sawa lake before and after Image Credit: European Union, Copernicus Sentinel-2 imagery of Lake Sawa in Iraq

Overuse and climate change kill Sawa Lake.

Lake Sawa is just another victim of Iraq’s water problem. Drought and poor rainfall have resulted from climate change. Furthermore, owing to negligence, water infrastructure has deteriorated, and dams in upstream regions have restricted the flow of the Tigris and Euphrates rivers.

Muthanna is one of the country’s poorest provinces, with a history of violence and sanctions impeding economic progress. Water scarcity causes competition for water supplies among business owners, farmers, and herders. Illegal wells take lake water for adjacent companies that can no longer rely on the Euphrates’ dwindling resources. Wells also draw water to extract salt, which is utilised in a variety of businesses. The government might have preserved the Lake by requiring the closing of illicit wells, but this would have gone against the economic interests of local leaders.

Lake deterioration began more than a decade ago, but it vanished for the first time this year. The Lake was declared a Ramsar site in 2014. Plans to pave roads and walkways surrounding the Lake, as well as build power lines and water projects to enhance tourism in the region, never came to fruition.

More about Sawa Lake

Sawa Lake is an unusual lake in Iraq. It was distinguished by the excessive salinity of the Iraqi wetlands, having no inflow and outflow. The Lake is an extensive confined basin with no route of surface water available to it. 

Sawa Lake, the only one of its kind in Iraq, is significant for its scientific, ecological, and biological value. Sawa Lake is located in the southwestern portion of Muthanna Province, approximately 25 kilometres west of Samawa, west of the Euphrates River, and about 4 kilometres west of the Al-Atshan River (branch of the Euphrates river).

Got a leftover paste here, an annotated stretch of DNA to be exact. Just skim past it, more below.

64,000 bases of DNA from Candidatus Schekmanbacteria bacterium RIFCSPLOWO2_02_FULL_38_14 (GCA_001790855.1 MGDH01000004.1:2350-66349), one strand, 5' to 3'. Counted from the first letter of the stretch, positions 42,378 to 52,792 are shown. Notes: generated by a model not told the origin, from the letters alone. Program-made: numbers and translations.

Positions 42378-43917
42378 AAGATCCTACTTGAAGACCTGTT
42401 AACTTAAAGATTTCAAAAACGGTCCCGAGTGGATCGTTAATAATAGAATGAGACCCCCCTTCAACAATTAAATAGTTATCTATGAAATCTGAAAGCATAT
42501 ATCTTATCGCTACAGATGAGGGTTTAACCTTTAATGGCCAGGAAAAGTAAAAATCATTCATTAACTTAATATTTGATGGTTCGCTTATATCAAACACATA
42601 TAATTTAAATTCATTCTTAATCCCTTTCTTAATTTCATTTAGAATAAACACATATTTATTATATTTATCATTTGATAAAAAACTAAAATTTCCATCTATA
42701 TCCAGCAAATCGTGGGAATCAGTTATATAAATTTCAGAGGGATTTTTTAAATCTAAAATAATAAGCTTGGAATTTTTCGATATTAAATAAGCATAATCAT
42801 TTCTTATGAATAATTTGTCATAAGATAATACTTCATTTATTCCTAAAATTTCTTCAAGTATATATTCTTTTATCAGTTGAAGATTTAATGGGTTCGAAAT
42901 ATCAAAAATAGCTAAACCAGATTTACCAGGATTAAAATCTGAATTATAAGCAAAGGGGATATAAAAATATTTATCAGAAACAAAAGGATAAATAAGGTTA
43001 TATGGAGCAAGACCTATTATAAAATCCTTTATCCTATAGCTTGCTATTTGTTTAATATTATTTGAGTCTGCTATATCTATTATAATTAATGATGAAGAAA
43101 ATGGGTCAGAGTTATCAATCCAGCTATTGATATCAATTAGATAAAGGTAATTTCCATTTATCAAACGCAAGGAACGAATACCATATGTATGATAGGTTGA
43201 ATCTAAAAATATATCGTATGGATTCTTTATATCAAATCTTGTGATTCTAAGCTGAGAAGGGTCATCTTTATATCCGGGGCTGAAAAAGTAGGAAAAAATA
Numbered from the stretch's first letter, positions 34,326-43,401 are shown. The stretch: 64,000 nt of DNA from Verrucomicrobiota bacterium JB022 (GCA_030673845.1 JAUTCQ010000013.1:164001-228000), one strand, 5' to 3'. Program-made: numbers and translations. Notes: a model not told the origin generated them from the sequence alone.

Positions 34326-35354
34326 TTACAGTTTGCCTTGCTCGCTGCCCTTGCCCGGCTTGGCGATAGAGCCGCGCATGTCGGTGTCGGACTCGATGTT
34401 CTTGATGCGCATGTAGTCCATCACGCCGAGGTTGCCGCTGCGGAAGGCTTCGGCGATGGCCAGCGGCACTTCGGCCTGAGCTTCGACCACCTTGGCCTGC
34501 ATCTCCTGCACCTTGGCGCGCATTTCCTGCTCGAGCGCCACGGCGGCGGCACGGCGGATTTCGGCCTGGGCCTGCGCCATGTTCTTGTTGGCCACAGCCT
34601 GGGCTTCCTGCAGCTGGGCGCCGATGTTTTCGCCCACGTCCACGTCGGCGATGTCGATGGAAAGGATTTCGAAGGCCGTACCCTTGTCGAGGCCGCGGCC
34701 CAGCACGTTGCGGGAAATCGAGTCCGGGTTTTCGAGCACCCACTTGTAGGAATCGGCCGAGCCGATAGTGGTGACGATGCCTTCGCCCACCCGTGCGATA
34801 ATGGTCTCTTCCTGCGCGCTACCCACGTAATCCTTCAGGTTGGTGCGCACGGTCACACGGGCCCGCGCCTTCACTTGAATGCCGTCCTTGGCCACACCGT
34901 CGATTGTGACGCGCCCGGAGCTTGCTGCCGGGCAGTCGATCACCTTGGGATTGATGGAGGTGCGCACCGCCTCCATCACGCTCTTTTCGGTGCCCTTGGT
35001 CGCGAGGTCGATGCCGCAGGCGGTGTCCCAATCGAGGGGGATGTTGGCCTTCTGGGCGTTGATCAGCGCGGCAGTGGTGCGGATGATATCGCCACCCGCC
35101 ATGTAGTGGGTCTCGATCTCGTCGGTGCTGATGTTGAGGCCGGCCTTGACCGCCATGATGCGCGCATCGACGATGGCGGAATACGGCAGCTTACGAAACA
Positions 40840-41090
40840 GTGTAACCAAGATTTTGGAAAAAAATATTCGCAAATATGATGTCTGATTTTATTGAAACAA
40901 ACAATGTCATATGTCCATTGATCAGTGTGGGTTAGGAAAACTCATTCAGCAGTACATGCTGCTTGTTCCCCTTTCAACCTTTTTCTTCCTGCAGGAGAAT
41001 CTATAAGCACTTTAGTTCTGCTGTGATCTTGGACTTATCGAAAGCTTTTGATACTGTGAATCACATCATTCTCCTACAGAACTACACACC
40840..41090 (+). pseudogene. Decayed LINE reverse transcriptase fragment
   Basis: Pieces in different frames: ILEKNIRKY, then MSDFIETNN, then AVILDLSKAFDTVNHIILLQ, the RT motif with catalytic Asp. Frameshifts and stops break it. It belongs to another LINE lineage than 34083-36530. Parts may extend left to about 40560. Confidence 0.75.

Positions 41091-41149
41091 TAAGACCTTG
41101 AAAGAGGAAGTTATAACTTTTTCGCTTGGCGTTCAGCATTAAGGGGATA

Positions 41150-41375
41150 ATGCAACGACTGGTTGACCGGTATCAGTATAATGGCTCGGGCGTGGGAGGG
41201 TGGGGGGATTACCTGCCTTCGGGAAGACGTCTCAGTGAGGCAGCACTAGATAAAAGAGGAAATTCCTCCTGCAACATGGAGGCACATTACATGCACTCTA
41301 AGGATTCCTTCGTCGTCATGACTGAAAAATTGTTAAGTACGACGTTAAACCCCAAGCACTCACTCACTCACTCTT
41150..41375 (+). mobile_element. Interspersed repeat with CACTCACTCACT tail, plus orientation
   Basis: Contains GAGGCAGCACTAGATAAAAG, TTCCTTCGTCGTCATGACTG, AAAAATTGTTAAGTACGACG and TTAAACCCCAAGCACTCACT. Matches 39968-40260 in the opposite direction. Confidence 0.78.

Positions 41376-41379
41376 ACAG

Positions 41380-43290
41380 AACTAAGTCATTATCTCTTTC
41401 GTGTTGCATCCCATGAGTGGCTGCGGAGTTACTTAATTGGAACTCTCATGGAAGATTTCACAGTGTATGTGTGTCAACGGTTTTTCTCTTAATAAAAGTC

Sawa Lake has a total area of 10 km2, with a length of 4.75 km and a breadth ranging from 0.5 to 1.75 km. There is no surface water entering Sawa Lake, and there is no outflow either. The source of its water may be the groundwater mix between the deep and shallow aquifers at the Lake’s bottom, particularly the Euphrates, Dammam, and Umm Er Radhuma aquifers, via a system of seams and fractures.

Conclusion

Climate change is already impacting the lakes around the world, and the situation is only going to become more dire in the coming years. Rising temperatures are causing ice caps to melt, increasing water levels and leading to changes in lake ecosystems. In some cases, this has already led to the disappearance of freshwater fish species and a decrease in plant life. Climate change also makes it harder for lakes to retain water, meaning that they can become increasingly dry and unhealthy over time.

In conclusion, the drying up of Sawa Lake is a direct result of human activities and climate change. It is a stark reminder that we must take action to protect our environment and conserve our natural resources. We must also work to prevent further climate change, which is already causing devastating consequences around the world.